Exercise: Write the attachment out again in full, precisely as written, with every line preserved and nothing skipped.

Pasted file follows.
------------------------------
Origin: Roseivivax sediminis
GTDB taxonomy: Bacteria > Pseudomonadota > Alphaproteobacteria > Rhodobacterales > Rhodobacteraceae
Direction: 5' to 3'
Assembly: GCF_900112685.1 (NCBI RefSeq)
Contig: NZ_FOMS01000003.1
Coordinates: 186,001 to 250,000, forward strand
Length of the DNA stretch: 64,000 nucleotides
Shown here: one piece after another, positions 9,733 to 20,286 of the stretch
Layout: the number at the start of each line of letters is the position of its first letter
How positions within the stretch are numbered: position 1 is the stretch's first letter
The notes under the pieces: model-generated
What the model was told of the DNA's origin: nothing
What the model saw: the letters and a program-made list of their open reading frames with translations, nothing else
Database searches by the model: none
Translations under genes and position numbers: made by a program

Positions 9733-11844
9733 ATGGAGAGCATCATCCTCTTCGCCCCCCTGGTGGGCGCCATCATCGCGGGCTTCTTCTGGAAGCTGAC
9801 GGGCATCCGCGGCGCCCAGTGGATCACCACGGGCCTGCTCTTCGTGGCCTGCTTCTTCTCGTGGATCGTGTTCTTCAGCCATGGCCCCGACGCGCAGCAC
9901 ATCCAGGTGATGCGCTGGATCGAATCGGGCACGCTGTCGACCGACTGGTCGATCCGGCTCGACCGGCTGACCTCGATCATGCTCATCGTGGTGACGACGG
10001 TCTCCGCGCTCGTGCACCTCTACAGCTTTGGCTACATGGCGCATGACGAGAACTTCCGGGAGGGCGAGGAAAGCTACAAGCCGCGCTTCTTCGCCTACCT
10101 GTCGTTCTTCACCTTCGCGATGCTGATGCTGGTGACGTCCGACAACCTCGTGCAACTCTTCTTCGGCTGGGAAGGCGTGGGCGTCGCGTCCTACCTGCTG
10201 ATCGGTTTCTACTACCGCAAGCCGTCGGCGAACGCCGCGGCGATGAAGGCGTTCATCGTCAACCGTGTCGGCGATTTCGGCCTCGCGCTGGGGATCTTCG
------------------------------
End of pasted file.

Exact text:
Origin: Roseivivax sediminis
GTDB taxonomy: Bacteria > Pseudomonadota > Alphaproteobacteria > Rhodobacterales > Rhodobacteraceae
Direction: 5' to 3'
Assembly: GCF_900112685.1 (NCBI RefSeq)
Contig: NZ_FOMS01000003.1
Coordinates: 186,001 to 250,000, forward strand
Length of the DNA stretch: 64,000 nucleotides
Shown here: one piece after another, positions 9,733 to 20,286 of the stretch
Layout: the number at the start of each line of letters is the position of its first letter
How positions within the stretch are numbered: position 1 is the stretch's first letter
The notes under the pieces: model-generated
What the model was told of the DNA's origin: nothing
What the model saw: the letters and a program-made list of their open reading frames with translations, nothing else
Database searches by the model: none
Translations under genes and position numbers: made by a program

Positions 9733-11844
9733 ATGGAGAGCATCATCCTCTTCGCCCCCCTGGTGGGCGCCATCATCGCGGGCTTCTTCTGGAAGCTGAC
9801 GGGCATCCGCGGCGCCCAGTGGATCACCACGGGCCTGCTCTTCGTGGCCTGCTTCTTCTCGTGGATCGTGTTCTTCAGCCATGGCCCCGACGCGCAGCAC
9901 ATCCAGGTGATGCGCTGGATCGAATCGGGCACGCTGTCGACCGACTGGTCGATCCGGCTCGACCGGCTGACCTCGATCATGCTCATCGTGGTGACGACGG
10001 TCTCCGCGCTCGTGCACCTCTACAGCTTTGGCTACATGGCGCATGACGAGAACTTCCGGGAGGGCGAGGAAAGCTACAAGCCGCGCTTCTTCGCCTACCT
10101 GTCGTTCTTCACCTTCGCGATGCTGATGCTGGTGACGTCCGACAACCTCGTGCAACTCTTCTTCGGCTGGGAAGGCGTGGGCGTCGCGTCCTACCTGCTG
10201 ATCGGTTTCTACTACCGCAAGCCGTCGGCGAACGCCGCGGCGATGAAGGCGTTCATCGTCAACCGTGTCGGCGATTTCGGCCTCGCGCTGGGGATCTTCG